Once you start getting more into digital photography, you realize quite quickly that it isn’t for people who are averse to carrying things. If you get a nicer digital SLR camera, you’ve got to bring the camera, the lens, a few filters, and most likely a tripod. With the following tips, you can keep your camera safe and get the most out of your digital photography while traveling the world.
Bring only what you truly need
People love their gear, and who can blame them? They’ve probably spent thousands of dollars to get something that makes it really easy to take a great photo. But when you’re traveling abroad, and you’re putting yourself into a fairly vulnerable position, it just doesn’t make sense to carry all that expensive gear with you all the time. If you don’t need that big digital SLR to get the shot, go with a smaller and lighter point-and-shoot. For most casual photography, that’s all you need.
Just think about what you’ll be doing all day long and whether you really want to lug a big heavy camera with you. If you’re going to be doing something active, you’ll find that camera to be more of a liability than an asset. When I bring my digital SLR, photography is my main goal. I don’t do anything else, and I watch my camera like a hawk.
When you’re going abroad or traveling to less economically developed areas, your camera is like a big red target. It really is best to keep your camera concealed in a shooter’s backpack while you’re walking around. Only take your camera out to get the shot, and then put it back. I know it’s more work, but it is the safest option. A would-be thief will have to locate the zipper and unzip it in order to steal your camera. It’s a lot harder than simply grabbing your camera off of your neck or cutting the strap with a knife.
Pack your bags and pack more than one bag
Not only should you carry less camera equipment, you should bring a big bag and a small bag for the actual shooting. The big bag will carry and organize all of your lenses and gear while the smaller one protects it from the elements. Both should be weather resistant and padded. When you’re traveling, you don’t know what kind of situation you’ll get into - especially if you’re visiting a place that doesn’t have a lot of infrastructure.
Bring a standard tripod and a travel tripod
If you haven’t purchased or used a travel tripod, you really are missing out. These things only seem to be getting better every year. They’re extremely light and compact. Almost all of them can be folded up to fit into your shooter’s bag. If you do have a nice tripod, go ahead and bring it too. It’s just nice to have a choice to carry a lot of gear or only what you need. Alternatively, you can use a 'chain pod' which is a length of chain that you attach to your camera and wrap the other end around your foot. By holding the chain taught, you help steady the camera. And the chain folds up a lot smaller than a tripod.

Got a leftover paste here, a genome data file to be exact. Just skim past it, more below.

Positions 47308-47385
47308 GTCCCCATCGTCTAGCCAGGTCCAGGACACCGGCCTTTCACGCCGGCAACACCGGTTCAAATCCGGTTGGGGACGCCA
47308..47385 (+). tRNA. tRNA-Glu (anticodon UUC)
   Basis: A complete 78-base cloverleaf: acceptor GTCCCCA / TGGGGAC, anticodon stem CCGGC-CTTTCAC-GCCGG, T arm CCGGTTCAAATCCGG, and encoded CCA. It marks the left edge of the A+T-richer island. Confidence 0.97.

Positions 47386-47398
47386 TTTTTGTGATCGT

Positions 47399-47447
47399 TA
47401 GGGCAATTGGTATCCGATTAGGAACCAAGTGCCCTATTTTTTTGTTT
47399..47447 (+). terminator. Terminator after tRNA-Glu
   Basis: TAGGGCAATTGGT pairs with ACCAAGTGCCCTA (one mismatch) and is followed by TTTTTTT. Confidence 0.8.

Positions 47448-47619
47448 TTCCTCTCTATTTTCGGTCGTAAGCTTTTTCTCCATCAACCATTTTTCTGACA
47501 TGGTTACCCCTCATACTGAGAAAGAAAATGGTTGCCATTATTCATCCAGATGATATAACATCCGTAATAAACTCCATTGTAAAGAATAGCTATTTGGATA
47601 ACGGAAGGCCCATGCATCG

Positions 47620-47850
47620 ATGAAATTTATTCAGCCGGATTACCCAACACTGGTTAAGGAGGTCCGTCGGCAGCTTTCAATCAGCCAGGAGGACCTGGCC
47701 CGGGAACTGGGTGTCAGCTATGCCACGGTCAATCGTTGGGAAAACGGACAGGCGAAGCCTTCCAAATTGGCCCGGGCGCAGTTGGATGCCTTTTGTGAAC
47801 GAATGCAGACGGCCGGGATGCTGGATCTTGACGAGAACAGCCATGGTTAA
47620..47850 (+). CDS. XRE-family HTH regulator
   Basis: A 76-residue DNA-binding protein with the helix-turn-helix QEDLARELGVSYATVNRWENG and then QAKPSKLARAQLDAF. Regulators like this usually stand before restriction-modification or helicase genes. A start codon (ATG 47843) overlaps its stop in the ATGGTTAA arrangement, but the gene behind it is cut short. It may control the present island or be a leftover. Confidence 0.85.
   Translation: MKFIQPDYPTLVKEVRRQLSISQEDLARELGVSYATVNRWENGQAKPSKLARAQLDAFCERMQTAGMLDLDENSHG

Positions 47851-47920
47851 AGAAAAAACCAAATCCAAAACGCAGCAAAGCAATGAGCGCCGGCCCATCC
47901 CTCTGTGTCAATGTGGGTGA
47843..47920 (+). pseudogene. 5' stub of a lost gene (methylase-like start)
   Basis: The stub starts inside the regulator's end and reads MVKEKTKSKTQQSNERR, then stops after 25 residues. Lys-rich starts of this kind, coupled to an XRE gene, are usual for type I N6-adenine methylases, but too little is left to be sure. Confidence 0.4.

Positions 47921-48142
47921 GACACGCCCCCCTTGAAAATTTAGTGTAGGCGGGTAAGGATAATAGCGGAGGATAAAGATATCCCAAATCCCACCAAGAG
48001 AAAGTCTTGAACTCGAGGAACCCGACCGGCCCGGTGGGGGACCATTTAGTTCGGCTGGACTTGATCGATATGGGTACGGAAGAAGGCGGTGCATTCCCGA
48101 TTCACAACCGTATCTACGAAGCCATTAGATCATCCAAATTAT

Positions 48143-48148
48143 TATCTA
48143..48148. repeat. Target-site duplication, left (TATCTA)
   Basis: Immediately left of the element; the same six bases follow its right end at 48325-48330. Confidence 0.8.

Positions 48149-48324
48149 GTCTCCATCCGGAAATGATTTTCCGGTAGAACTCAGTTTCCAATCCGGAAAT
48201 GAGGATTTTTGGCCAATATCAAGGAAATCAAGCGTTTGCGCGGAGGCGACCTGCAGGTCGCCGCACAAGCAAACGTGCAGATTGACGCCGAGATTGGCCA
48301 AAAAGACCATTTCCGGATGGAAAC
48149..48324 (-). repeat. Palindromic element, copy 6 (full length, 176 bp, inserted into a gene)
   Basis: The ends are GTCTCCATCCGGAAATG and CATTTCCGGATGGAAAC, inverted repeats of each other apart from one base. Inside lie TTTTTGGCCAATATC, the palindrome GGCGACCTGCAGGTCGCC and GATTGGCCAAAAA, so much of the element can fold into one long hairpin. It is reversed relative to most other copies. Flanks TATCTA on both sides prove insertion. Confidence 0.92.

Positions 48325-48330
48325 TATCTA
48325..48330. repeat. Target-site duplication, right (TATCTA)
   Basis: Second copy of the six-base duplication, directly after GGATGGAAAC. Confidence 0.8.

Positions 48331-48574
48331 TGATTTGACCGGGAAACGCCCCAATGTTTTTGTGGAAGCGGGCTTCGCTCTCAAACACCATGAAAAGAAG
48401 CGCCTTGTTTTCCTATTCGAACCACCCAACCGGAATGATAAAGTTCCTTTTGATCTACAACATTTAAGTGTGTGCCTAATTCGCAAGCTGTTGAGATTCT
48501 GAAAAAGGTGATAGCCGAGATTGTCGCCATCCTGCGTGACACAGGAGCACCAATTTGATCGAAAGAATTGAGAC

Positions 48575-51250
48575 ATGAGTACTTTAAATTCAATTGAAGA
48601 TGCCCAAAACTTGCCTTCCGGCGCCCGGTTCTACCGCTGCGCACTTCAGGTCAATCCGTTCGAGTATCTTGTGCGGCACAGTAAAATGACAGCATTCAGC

At the airport
Camera gear is fragile. As such, you should never ever place it in any bags you plan on checking. The people who load the luggage onto the plane will throw it around, and there’s a good chance the lens glass or any of the other parts will get damaged. This is yet another reason to only bring what you need. You can expect to carry all of your lenses and camera bodies with you on the plane. If your airline has any restrictions regarding the size of your carry-on luggage, you could have a problem.
I’d also like to address some of the rumors about putting your camera through the security scanner. When you’re working with digital cameras, there is nothing to worry about. I’ve seen others talking about the powerful magnets on the conveyor belts, and the risk of accidentally getting your memory cards wiped. To my knowledge, it would take an extremely powerful magnet to wipe the data off of your memory cards. The magnets on the conveyor belt just aren’t powerful enough.
Be mindful of condensation
If you do a lot of traveling, there’s a good chance you’ll be going from one climate to another. When the temperature outside is very different from the temperature indoors, you need to protect your camera from condensation that can form on the outside and inside of the camera body. The best solution is to always place your camera in a ziplock bag whenever you aren’t actively shooting with it. The condensation will collect on the outside of the bag instead of your camera, keeping your camera dry.
Condensation won’t necessarily destroy your camera right away, but it can do quite a bit of damage over time. Parts that can rust will rust when exposed to condensation. Camera makers are getting better about building more water-resistant cameras, but there is only so much they can do. At the end of the day, it helps to try and prevent condensation from happening in the first place. When it’s wet out, use Ziploc bags.
Check and double check
On the night before you leave, you should have everything splayed out on the floor and accounted for. There’s nothing worse than forgetting to bring something that’s essential. Most destinations worth visiting are nowhere near a good camera shop. If you forget to bring something with you, expect not to have it for the duration of the trip. That includes lens wipes, cleaning solution, filters, memory cards, batteries, and all of the other basic things.
Keep your gear light, have fun, and hide the expensive stuff from prying eyes. It’s cool to have nice stuff, but it is all too easily lost. Whatever you do, avoid being the typical tourist with the nice big camera hanging around his neck. That’s a sure fire way to lose what you’ve worked so hard to get.
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